Local bull rider alongside world champions, last year’s Phillipsburg champions return to rodeo at Kansas Biggest Rodeo

Phillipsburg, Kan. (July 29, 2019) – Over 425 cowboys and cowgirls will make the trek to Phillipsburg, Kansas, this weekend, for the annual Kansas Biggest Rodeo.


They hail from 22 states and a Canadian province, from Oregon to Florida to Alberta.


But one bull rider won’t have far to travel.


Richard Schleicher, of Stockton, Kansas, started his bull riding career as a kid, mutton busting and riding steers, and competing at Little Britches Rodeos and junior high rodeos.


But by the age of twelve, he quit. He was burned out and tired of the travel.


After graduation from Stockton High School in 2015, he decided to start back up.


Two months shy of his nineteenth birthday, he got his PRCA permit, and, since then, he’s been competing at as many rodeos as he can get to.


Schleicher, a graduate of a welding program, is an employee at the New Holland dealership in Plainville, and is able to take off to rodeo most weekends, except during harvest, when he’s needed.


And he’s having the best year of his four year pro rodeo career.


Much of the winter he spent in practice pens, getting on five or more bulls a week. Friends like PBR bull rider Cooper Kanngiesser and stock contractor Mark Ward helped him, as he practiced in Garden City, Medicine Lodge, and North Platte, Neb.


After each ride, he and his mentors would assess what went right and what didn’t, and he’d get on again “When you make a mistake, you get on another one till you get the problem figured out,” Schleicher said.


Injuries have plagued him, too. He’s torn ankle ligaments, broken the radius and ulna bones in his right wrist, torn his groin, and had concussions. This winter, he took time off for surgery on his riding hand. The injuries kept him from riding well. “I was trying to ride and I wasn’t healthy,” he said. “You keep trying and you dig yourself into a hole.”


Schleicher is pleased, because he’s finally making money at riding bulls.


But whether he was making money or not, he loves it. He thrives on the competition. “I hate losing,” he said. The adrenaline rush is still there, but after four years of competition, it’s lessened. “When I started riding better,” he said, “I got a lot more calm.”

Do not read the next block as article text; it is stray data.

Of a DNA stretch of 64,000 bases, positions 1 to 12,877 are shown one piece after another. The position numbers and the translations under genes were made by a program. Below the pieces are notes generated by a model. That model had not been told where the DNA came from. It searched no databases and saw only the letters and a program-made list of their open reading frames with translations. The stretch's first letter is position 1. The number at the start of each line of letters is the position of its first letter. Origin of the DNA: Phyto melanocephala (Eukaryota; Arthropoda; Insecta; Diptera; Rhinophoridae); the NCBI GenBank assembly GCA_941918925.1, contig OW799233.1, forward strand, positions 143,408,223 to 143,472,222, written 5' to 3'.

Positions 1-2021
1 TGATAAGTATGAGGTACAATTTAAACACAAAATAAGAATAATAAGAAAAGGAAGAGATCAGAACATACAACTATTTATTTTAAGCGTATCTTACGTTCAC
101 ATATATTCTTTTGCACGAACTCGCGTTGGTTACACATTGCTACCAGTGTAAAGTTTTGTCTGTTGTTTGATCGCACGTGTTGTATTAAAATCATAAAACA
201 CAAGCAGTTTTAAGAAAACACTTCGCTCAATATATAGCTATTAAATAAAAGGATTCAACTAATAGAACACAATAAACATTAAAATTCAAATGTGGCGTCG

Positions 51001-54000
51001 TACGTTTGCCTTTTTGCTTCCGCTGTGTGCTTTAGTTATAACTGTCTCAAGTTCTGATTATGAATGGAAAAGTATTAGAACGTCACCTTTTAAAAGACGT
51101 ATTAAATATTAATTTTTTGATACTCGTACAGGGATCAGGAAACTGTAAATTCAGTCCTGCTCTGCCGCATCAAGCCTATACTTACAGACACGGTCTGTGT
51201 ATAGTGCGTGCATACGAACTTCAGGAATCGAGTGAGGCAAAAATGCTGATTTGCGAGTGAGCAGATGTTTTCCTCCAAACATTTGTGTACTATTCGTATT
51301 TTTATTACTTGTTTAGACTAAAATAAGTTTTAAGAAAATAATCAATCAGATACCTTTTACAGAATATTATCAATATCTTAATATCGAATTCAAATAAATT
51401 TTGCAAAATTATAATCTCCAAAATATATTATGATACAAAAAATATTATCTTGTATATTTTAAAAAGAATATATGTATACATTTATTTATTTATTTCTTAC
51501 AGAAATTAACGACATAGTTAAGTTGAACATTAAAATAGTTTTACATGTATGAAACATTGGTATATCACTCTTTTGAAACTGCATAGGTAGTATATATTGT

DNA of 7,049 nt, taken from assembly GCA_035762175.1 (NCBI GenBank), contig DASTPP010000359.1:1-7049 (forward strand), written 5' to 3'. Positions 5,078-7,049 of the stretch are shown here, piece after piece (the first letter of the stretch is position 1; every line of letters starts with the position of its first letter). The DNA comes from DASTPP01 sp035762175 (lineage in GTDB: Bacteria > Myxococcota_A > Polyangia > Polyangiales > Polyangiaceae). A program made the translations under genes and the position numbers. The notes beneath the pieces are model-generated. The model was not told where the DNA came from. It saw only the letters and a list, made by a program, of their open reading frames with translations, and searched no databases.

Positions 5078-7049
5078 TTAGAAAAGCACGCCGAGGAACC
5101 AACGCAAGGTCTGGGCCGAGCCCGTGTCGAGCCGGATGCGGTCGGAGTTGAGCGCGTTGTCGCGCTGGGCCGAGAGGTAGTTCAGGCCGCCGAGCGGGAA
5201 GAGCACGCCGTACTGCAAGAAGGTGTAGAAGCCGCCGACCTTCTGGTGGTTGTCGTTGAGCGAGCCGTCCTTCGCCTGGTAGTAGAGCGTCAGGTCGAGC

And he loves the rodeo atmosphere and the camaraderie. His favorite part? “The people, honestly,” he said. “They’re like family, pretty much. I go to a rodeo and see all my friends.”


This week is one of his busiest so far, with several Kansas and Prairie Circuit rodeos going on. He competed in Manhattan, Kan. and Burwell, Neb. last weekend, and this week he’ll be in Hill City, Dodge City, Abilene, and on Saturday night, Phillipsburg. He’s entered the Phillipsburg rodeo three times but only competed there twice. Last year, Phillipsburg was his last rodeo before he was out due to a torn abductor muscle from his groin to his pelvis. This winter, he’ll have surgery on his other wrist, to repair damage done from bone chips from the ulna.


Schleicher, who is 22 years old, is the son of Harold and Deb Schleicher.


Six of the nine champions from last year’s rodeo will be in town to defend their titles. They include bareback rider Blaine Kaufman, Pretty Prairie, Kan.; steer wrestler Blake Knowles, Heppner, Ore.; team ropers Clay Tryan, Lipan, Texas and Travis Graves, Bluff Dale, Texas; saddle bronc rider Colt Gordon, Comanche, Okla. and all-around champion Marcus Theriot, Poplarville, Miss.


Seven of the reigning world champions will be on hand to compete.  They are bareback rider Tim O’Connell, Zwingle, Iowa; steer wrestler Tyler Waguespack, Gonzales, La.; team ropers Clay Smith, Bowie, Texas and Paul Eaves, Millsap, Texas; saddle bronc rider Wade Sundell, Boxholm, Iowa; tie-down roper Caleb Smidt, Bellville, Texas; and bull rider Sage Kimzey, Salado, Texas.


The rodeo starts with two nights of slack, the extra competition that doesn’t fit into the performances, on July 30-31 at 7 pm both nights. The performances are August 1-3 at 8 pm each night.


Tickets start at $15 for adults and $11 for children ages 3-12 and can be purchased at Heritage Insurance Co. in Phillipsburg (685 Third Street) or over the phone at 785.543.2448. They are also available at the gate.


For more information, call 785.543.2448 or visit the website at www.KansasBiggestRodeo.com.